Ryan Warner: You’re listening to Colorado Matters. I’m Ryan Warner, and we’re at the State Capitol with Governor John Hickenlooper for our regular conversation. It appears that the state will spend less of the new tax revenue from recreational marijuana than you’d requested in your budget proposal. The Assembly is approving spending about $20 million less of these taxes than you’d requested. Is that smaller amount enough to address the public health and safety needs that you’ve talked about in the past?
Gov. John Hickenlooper: We’re not sure how much money the revenue is going to be. We didn’t want to bite off more than we could chew and commit to programs where we might not have enough resources. So I think the notion to scale things back probably makes a lot of sense. Certainly we’ll have sufficient money to do the regulatory and educational programs that we need. They might not be as robust, certainly the educational. There are some programs that we think we’ll need down the road, too – if people suffer undue consequences, especially young people, right. If a kid is bipolar or has ADHD and marijuana makes them slip off the tracks, they all of a sudden start hanging out in the basement all day – next thing you know they’ve dropped out of school. We’ve heard those anecdotal stories. If that turns out to be a significant problem, that’s going to take resources.
Ryan Warner: You say that the educational outreach, for instance, might not be as robust with less money going towards this.
Gov. John Hickenlooper: Yeah, but I think we’re still going to have over $5 million to do outreach. That’s a significant amount of money.
Ryan Warner: What will that outreach look like?
Gov. John Hickenlooper: I think we’ll probably do an array of some social media – Twitter, Facebook, that kind of stuff. Some traditional television ads, radio ads. Just try to get out and really attack the notion and make sure people are aware of some of the basic rules that are in the law. You can’t smoke pot out in public. Kids under 21 are not allowed to smoke it. You cannot drive high. We want to make sure everyone is aware of what the rules are and that we’re going to be very serious in enforcing them.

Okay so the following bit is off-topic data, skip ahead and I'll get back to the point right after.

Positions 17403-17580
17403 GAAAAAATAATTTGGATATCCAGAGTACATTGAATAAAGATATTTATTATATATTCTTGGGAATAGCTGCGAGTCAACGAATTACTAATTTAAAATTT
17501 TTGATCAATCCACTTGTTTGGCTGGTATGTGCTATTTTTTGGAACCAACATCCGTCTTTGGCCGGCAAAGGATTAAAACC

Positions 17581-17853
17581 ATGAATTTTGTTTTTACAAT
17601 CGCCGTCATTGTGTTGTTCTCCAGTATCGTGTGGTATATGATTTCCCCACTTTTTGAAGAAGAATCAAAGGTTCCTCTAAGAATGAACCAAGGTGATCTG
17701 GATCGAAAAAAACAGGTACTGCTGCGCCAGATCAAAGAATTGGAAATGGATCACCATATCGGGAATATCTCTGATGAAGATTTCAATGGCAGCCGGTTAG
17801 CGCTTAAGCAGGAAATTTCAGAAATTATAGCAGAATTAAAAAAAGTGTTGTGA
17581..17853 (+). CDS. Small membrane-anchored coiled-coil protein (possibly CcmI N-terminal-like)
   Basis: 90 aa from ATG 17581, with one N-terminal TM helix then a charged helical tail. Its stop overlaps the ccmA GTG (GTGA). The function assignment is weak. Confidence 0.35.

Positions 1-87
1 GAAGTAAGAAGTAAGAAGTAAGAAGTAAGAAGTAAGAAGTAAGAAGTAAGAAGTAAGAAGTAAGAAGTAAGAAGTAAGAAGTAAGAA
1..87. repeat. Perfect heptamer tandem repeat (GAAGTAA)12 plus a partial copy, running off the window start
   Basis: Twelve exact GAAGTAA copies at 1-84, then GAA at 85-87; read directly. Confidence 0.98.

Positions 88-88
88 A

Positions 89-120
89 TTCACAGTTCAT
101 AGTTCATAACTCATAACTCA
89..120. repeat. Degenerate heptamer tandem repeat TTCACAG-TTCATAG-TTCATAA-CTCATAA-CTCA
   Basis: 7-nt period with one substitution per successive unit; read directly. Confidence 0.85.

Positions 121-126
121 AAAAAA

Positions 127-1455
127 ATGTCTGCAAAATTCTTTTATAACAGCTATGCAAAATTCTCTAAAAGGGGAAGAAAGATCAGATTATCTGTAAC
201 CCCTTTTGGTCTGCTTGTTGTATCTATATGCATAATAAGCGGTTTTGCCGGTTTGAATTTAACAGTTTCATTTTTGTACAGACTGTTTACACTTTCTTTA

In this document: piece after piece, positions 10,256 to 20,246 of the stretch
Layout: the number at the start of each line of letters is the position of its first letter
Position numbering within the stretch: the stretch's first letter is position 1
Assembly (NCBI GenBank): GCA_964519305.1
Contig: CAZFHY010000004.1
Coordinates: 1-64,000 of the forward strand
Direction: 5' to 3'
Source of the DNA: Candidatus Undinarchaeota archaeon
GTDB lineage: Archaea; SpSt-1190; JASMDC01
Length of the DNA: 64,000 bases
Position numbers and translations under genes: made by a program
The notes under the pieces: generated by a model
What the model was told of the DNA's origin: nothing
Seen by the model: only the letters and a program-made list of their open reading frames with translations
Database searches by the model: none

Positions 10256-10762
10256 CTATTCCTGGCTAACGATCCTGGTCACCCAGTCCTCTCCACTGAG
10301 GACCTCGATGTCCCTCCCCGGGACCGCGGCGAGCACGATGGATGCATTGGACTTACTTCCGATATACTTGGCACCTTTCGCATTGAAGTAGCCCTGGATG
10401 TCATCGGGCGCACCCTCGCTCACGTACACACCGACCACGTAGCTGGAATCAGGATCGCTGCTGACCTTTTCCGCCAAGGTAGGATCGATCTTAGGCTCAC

Ryan Warner: And $5 million you think will make a dent?
Gov. John Hickenlooper: Oh yeah. $5 million for a program like this, that’s a pretty healthy start. Again, I’d rather have $10, maybe even $12 or $15, but $5 million is a good start.
Ryan Warner: There’s a bill being drafted in the final days of session that deals with past convictions for marijuana possession or use. The proposal is to seal any past conviction that would now be legal under Amendment 64. Sealing a conviction doesn’t mean eliminating it. It’s not totally wiped from a person’s record, but it does mean that it’s no longer public information. That could help people applying for jobs or loans. This could affect thousands of people in the state. Do you support the idea of sealing convictions that happened prior to Amendment 64?
Gov. John Hickenlooper: You know that’s the – I think Senator Ulibarri is working on that, and I haven’t had a chance to talk to him.
Ryan Warner: This is Democratic Senator Jessie Ulibarri.
Gov. John Hickenlooper: Yeah, and I want to sit down with him and make sure that I understand exactly what he’s saying because clearly when this was the law, when these offenses were committed, when they were, whether they were tried or negotiated a settlement or a plea. So you certainly wouldn’t want them to have a blanket amnesty because back then that was the law. Now sealing it – I’m not quite clear exactly what that means and what the legal ramifications are so I’d want to talk to both the senator and also I’d like to talk to the attorney general. As I’ve been told, he’s not wildly enthusiastic—
Ryan Warner: He’s expressed concern for sure.
Gov. John Hickenlooper: So I think I’ll reserve opinion until next month just for when we can get more facts on it.